I don’t want to extend Liz’s already lengthy entry(!) but thought I had to say a few bits about the diving. I was a little worried about it as I think I have a small bit of claustrophobia and wasn’t sure how I’d handle it. The first time I went under water breathing from the tank I must say I had a bit of a panic attack. Even though I was only in a 5 foot deep swimming pool the sensation of breathing underwater with the bubbles rushing past your ears combined with the tension of thinking I might not be able to do it all combined to get my heart and breathing flying and I had to lift my head straight back out. I got my breath back pretty quick and the rest of the time in the pool was fine. As I was on my own, a benefit of doing your PADI in Capurgana, we got through the pool stuff pretty quick. The next day we were out to do the open water dives. Another great reason to do your PADI in Capurgana is the reef is only a few minutes from the town so for all four of my dives we went to different parts of the reef and never had to spend much time on the boat. My first descent the panic came back. We went down about five meters and I just felt I couldn’t catch my breath. Excitement mixed with fear and panic
. I signalled to Jimmy, my instructor, I wanted to go back up. He tried to get me to calm down but I was having none of it and just wanted a big gasp of air so up we went. Thankfully I got my breath back, Jimmy just told me to trust the gear and the next time down I was fine. Still breathing fast but ok. In each of the next 3 dives we started with different exercises as part of the PADI course including things like buoyancy control, clearing your flooded mask and simulating running out of air. All went smoothly and after this bit in each dive we went for a tour along the reef. It really is incredible the life under water. They say you see more wildlife in 10 mins on a reef than 10 hours in a jungle and I can believe it. Most things don’t run away from you and over the 2 days I saw barracudas, sting rays, angel fish, rock fish, eels, octopus, and on the 3rd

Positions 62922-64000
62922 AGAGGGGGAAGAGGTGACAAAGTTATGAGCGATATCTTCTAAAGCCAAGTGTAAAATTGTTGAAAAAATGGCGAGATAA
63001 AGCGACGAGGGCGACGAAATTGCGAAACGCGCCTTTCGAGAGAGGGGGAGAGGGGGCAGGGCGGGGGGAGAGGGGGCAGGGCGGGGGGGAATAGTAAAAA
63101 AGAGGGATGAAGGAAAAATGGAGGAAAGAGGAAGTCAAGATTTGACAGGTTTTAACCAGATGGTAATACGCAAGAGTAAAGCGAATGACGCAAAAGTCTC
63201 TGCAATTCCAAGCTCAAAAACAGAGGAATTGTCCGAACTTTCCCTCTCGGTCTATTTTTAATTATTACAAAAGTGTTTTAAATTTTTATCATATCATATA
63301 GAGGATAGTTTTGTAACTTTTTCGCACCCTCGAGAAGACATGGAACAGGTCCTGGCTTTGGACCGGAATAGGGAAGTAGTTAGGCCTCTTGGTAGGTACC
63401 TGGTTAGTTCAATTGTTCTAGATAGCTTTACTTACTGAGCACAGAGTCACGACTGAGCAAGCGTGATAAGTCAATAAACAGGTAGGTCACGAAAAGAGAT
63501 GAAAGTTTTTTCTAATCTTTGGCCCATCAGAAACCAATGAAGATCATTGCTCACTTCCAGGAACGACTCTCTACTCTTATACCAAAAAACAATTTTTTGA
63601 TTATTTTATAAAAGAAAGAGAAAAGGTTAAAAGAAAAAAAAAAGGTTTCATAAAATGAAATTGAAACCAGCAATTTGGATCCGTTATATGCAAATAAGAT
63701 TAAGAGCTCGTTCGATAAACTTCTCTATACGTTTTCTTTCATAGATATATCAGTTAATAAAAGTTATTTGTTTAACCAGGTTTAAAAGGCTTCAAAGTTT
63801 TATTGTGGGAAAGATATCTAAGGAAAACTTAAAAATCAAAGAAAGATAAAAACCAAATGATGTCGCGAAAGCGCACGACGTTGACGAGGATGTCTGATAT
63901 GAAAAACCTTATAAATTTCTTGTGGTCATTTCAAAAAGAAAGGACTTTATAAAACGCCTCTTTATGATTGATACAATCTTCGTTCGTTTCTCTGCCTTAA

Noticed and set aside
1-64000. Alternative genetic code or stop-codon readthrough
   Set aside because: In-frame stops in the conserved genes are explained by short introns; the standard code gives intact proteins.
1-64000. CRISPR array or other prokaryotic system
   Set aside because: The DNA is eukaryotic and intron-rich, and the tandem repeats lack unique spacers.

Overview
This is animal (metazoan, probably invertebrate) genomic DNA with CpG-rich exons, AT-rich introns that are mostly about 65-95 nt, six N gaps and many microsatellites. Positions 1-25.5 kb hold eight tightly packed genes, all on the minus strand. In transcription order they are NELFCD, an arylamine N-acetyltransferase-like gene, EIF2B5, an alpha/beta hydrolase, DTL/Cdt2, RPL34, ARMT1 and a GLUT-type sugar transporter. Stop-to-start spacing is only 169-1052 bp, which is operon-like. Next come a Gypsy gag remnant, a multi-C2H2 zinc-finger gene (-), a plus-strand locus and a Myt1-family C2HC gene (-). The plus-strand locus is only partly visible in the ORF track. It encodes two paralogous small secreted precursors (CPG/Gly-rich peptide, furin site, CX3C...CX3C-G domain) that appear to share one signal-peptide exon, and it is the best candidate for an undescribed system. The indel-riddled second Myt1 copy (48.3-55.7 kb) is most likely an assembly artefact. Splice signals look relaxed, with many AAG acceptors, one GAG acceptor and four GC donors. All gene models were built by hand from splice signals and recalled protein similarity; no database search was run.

dive we spent the whole thing navigating through a maze of hundreds of stinging jellyfish like something out of Finding Nemo! I really loved it and will definitely go diving again. Capurgana, although more expensive than Taganga to do your PADI, is great. Smaller groups (I was on my own), closer, more varied and better condition reef (apparently) make it worth it. Jimmy was brilliant (you’d hope so as he’s done about 2,500 dives he thinks!) and Dive and Green were very organised and all the gear looked good to my untrained eye. Looking forward to hopefully doing a few more dives when we do head over to Taganga!
I absolutely loved Capurgana and I'm so happy that we made the decision to come here. It's a little out of the way and awkward to get to (rubbish buses and boat journeys) but because we have 5 weeks in Colombia it was relatively easy to fit this into the timetable. After an awful night bus from Medellin (freezing aircon that even 3 layers and a down jacket couldn’t help) we arrived in Turbo, a totally uninspiring place, at 5 in the morning. We then had to wait around for 3.5 hours for our 3 hour boat to Capurgana. We did this with apprehension as the boat ride is supposedly terrible causing serious back injuries due to the boat slamming down every time it hits a wave. Luckily for us we picked a good day and the journey was so gentle I actually fell asleep on the boat.